"The country has a right to a safe border, but let's do it in a smart way," said Juan Escareno, an immigrant organizer with the Detroit-based coalition MOSES, or Metropolitan Organizing Strategy Enabling Strength. "If we focus only on border security and don't look at the whole picture, we're doomed to commit the same mistakes. ... Every time you increase border security, there is an increase in immigration because people are going to find a way here."
Escareno, who helped organize recent immigration rallies in Detroit, said Bush should help put "undocumented immigrants living here on a path to citizenship."
Bush's planned speech comes at time of anxiety for some Detroit immigrants. The raids Friday took place at homes in southwest Detroit, considered the center of the Mexican-American community in the region.
Agents with the fugitive operations team of U.S. Immigration and Customs Enforcement were looking for three immigrants who had ignored previous deportation orders, said Michael Keegan, a spokesman for the agency.
The agents found only one of the targeted immigrants, but ended up arresting 16 others who were suspected of living in the country without proper documentation, Keegan said.
Those arrested included children, said Elena Herrada, a Detroit activist.
"It's really scary," Herrada said. "They can just go in your home and take you away."
Herrada said the country needs an amnesty plan for the millions of undocumented immigrants to help them become citizens. Regarding Bush's possible call for deploying troops along the border, Herrada said the U.S. military is already overstretched with operations around the world.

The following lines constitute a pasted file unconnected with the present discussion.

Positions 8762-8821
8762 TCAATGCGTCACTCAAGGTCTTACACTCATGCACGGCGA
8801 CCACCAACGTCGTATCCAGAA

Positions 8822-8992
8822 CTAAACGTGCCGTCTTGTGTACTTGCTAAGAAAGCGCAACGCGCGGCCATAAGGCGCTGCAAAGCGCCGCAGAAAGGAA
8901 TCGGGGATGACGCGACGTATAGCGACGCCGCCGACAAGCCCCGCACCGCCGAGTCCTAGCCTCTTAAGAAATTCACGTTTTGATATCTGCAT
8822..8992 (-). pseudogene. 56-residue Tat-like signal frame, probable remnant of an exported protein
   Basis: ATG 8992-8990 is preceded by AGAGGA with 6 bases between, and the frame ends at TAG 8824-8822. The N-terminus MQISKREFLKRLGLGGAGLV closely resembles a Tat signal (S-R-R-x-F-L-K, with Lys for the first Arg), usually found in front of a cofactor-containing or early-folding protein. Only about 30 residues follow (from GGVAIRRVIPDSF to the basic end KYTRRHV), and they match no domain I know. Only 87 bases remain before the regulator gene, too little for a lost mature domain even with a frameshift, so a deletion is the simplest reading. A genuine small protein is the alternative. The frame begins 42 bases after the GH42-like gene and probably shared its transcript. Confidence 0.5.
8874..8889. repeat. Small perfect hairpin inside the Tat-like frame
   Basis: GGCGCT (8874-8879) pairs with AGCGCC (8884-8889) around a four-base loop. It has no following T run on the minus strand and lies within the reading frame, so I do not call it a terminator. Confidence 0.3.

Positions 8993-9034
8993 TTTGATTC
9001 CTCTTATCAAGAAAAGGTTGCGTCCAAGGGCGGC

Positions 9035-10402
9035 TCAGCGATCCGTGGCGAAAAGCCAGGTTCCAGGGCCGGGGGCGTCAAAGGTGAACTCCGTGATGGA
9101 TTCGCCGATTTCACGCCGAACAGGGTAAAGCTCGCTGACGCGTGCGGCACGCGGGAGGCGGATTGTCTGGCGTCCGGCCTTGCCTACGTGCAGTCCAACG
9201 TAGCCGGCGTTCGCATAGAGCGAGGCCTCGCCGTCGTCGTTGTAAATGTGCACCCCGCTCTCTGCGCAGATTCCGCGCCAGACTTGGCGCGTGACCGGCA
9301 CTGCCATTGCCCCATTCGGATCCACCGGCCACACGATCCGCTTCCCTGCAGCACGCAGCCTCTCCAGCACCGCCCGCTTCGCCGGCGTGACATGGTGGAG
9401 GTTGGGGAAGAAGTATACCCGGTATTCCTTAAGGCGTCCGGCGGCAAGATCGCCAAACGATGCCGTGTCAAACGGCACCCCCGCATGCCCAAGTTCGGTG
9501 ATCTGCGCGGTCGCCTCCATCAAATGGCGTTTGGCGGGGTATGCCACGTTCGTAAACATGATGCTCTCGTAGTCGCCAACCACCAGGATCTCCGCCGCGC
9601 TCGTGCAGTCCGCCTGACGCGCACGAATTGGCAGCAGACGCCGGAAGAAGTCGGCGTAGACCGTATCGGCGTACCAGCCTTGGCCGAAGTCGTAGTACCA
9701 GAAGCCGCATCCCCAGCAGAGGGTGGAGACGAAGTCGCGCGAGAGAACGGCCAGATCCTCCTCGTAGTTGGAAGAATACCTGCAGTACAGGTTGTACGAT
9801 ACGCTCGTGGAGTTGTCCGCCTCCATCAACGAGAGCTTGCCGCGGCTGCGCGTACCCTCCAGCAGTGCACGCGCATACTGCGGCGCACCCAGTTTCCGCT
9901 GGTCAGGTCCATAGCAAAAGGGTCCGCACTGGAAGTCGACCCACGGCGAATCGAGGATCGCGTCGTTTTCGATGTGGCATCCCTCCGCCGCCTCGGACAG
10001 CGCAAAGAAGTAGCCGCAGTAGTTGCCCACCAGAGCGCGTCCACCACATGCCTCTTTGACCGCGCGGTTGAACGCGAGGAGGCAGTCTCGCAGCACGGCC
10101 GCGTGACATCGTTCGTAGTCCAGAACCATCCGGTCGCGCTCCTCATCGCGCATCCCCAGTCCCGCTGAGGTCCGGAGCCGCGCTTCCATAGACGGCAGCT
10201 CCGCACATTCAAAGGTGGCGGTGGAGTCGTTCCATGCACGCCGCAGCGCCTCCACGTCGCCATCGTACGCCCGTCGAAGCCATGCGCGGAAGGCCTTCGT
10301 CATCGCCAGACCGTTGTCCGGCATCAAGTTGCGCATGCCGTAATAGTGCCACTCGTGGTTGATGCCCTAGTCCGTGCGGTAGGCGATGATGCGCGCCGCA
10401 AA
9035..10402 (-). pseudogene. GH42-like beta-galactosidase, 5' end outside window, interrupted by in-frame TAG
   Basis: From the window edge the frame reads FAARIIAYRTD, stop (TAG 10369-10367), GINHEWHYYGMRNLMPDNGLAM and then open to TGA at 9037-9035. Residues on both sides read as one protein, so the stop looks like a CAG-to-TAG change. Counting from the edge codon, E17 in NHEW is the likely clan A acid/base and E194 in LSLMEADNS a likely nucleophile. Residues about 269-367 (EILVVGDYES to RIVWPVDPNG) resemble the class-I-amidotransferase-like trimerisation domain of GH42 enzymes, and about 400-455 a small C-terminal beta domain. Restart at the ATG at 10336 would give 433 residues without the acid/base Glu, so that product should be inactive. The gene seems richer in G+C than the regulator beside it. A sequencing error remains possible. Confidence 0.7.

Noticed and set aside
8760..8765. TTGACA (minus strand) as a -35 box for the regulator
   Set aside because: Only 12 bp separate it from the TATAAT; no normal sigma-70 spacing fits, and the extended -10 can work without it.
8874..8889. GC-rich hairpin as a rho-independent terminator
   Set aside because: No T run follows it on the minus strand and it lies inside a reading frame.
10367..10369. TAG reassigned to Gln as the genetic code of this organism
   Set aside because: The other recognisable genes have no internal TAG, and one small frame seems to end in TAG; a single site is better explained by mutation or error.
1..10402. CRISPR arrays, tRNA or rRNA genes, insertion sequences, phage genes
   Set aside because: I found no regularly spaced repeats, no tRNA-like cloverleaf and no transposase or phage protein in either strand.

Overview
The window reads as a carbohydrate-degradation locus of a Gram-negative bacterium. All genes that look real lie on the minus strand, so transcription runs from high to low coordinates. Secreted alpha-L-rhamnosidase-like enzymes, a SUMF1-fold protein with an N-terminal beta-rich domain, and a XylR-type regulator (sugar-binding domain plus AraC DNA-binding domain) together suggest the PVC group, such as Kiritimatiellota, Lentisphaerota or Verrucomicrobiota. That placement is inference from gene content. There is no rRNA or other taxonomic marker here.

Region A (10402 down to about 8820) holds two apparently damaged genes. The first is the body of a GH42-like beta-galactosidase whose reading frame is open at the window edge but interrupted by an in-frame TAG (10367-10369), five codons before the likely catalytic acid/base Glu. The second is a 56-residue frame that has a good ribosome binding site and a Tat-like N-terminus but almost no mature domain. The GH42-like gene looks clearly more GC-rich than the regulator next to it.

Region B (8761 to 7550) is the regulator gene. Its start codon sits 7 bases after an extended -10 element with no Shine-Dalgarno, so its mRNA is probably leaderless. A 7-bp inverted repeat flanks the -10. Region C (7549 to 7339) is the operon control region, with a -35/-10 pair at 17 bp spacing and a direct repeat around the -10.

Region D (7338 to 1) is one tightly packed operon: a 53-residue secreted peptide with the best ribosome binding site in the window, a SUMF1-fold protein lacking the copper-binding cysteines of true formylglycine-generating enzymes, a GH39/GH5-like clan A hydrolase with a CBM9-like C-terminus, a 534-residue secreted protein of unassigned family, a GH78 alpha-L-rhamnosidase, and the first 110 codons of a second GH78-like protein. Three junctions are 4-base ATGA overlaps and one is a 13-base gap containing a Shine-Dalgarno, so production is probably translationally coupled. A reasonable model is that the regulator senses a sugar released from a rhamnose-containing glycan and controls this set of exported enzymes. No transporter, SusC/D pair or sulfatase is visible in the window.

"Where are they going to come from?" she asked.
Local legislators will be paying attention to what Bush says.
But one said more than troops are necessary to solve the
"The notion that we're going to somehow police ourselves out of an immigration problem is a far-fetched promise," said state Rep. Steve Tobocman, D-Detroit, whose district is made up of large numbers of immigrants from Latin America, Europe and the Middle East.
Moreover, he said he had some questions as to how such a policy would be implemented: How much would it cost? Would it be an imposition on the armed forces? Who would pay for it?
Bush should talk about comprehensive immigration reform and how immigrants can become U.S. citizens, he said.
"People who are working, contribute to the economy, particularly those who have established employment history, and have skills and education, we should figure out how to welcome those," Tobocman said.
Isabella Ramirez, a Detroit resident who often assists immigrants, said that Bush should address how to deal with the 100,000 to 150,000 undocumented immigrants living in Michigan. They're among the 11 million to 12 million such people in the United States, according to the Pew Hispanic Center.
"I agree with him that there needs to be some sort of control, but we also need to figure out what to do" about the undocumented immigrants, Ramirez said.
"We just want immigrants to get a chance to get the American dream, just like everyone else," she said.
Contact NIRAJ WARIKOO at 248-351-2998 or firstname.lastname@example.org. The Associated Press contributed to this report.